According to a post recently posted on Insurancenewsnet.com, by the Associated Press (AP), "Health Representatives look at Malpractice Changes," President Obama has started to compromise on the requirement for alternatives to medical malpractice lawsuits.
Opponents to changing the malpractice system claim that malpractice reform will have an unimportant impact on lowering the cost of health care. I firmly disagree with this view. Tort reform is a chief piece of the health reform puzzle and deserves ample consideration as we work to attain a better health care system. You can visit http://www.247lawsuitnews.com/medical-device-lawsuit-news.shtml to get more info on medical malpractice lawsuit.
Tort reform is not "The solution" to the health care problem but to put your head in the sand like some representatives have on the subject is foolishness. Most advocates of offense reform for medical malpractice believe (and this was told by President Obama in his speech last Wednesday) that terror of lawsuits drives doctors to perform needless tests sometimes in redundancy in order to avert malpractice suits.
How does the practice of over examining to defend against lawsuits not add to the absurd cost of health care in America? There are few solutions outlined in the AP article that is used in combination with one another may have a positive influence. You can hop over to this website to read the latest news on medical malpractice.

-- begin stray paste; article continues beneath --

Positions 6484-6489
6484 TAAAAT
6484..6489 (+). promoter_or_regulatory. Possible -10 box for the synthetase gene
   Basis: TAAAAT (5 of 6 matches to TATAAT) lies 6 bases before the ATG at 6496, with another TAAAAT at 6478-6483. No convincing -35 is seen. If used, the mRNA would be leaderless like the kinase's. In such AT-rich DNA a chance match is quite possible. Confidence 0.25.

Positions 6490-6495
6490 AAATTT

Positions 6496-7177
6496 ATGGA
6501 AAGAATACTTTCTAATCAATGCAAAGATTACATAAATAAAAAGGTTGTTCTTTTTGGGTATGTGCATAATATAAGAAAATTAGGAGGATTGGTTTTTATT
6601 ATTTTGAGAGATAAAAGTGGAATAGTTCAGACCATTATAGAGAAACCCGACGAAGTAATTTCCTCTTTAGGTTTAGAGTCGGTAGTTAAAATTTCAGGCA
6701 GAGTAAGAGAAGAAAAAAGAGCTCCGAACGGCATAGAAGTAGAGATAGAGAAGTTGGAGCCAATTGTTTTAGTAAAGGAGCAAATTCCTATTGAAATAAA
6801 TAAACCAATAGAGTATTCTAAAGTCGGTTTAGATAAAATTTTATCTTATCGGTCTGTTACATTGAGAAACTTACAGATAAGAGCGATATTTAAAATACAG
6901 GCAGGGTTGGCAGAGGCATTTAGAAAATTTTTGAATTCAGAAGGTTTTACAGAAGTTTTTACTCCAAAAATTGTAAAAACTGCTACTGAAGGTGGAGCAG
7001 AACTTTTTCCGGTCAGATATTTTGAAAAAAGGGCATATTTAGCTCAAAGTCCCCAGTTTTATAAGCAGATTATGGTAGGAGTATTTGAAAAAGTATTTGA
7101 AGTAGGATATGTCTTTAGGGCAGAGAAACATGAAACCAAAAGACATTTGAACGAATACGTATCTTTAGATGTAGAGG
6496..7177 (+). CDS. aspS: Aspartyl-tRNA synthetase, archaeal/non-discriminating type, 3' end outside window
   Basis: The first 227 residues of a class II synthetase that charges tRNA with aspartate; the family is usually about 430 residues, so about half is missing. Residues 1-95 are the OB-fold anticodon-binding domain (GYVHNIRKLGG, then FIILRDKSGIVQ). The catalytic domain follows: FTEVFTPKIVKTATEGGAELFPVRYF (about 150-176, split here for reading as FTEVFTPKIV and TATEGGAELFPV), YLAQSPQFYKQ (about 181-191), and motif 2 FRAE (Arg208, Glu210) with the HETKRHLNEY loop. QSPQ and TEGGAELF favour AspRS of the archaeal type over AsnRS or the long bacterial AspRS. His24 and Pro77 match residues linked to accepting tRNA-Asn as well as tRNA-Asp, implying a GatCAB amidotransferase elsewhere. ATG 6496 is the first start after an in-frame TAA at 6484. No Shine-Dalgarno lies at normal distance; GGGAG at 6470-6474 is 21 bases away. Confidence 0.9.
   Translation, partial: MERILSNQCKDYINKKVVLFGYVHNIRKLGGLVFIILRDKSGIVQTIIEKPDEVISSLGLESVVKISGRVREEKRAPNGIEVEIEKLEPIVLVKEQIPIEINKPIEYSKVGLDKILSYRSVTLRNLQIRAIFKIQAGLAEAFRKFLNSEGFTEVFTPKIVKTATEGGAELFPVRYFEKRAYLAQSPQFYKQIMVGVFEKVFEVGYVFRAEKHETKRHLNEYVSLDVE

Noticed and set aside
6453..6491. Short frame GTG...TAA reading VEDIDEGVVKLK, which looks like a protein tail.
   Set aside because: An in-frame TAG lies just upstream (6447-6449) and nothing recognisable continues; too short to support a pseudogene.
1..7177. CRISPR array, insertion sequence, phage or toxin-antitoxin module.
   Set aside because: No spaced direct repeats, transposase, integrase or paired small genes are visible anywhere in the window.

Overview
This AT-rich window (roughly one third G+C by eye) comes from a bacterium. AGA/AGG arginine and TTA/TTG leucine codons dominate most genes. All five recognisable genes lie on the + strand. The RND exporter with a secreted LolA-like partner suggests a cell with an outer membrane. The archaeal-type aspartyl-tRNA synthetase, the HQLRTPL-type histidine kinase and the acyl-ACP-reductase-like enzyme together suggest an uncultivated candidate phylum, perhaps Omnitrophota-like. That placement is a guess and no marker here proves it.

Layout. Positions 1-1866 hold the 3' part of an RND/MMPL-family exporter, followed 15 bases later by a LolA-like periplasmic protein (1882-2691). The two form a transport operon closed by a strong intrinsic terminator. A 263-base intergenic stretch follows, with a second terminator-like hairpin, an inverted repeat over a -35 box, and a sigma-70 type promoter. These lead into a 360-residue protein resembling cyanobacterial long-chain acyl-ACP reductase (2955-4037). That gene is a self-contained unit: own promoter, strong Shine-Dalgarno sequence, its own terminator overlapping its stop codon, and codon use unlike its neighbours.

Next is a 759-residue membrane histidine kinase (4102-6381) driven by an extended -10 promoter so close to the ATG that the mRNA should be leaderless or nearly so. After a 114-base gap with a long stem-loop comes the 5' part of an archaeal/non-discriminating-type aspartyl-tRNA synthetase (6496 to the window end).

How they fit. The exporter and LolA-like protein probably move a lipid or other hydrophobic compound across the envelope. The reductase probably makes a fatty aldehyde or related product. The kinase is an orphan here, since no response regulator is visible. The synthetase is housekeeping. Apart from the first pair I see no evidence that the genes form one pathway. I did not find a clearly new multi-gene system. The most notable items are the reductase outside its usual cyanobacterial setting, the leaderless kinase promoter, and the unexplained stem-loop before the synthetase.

The first idea includes incentives to medics and hospitals for "early disclosure" of errors and offering restitution outside of the court system.
The second idea involves creating a team of experts that would examine malpractice cases before they were allowed to go to trial in an effort to clear out frivolous lawsuits (according to the AP article this was passed in Tennessee last year, malpractice lawsuits got reduced 69% and malpractice premiums are assessed to drop 2.5% next year).
The third idea includes the creation of new court system precisely designed to handle malpractice cases. All judges that would preside in this court would have to be skilled in the medical field. The idea being that judges with medical backgrounds would be able to make more cognizant decisions with less emotional bias.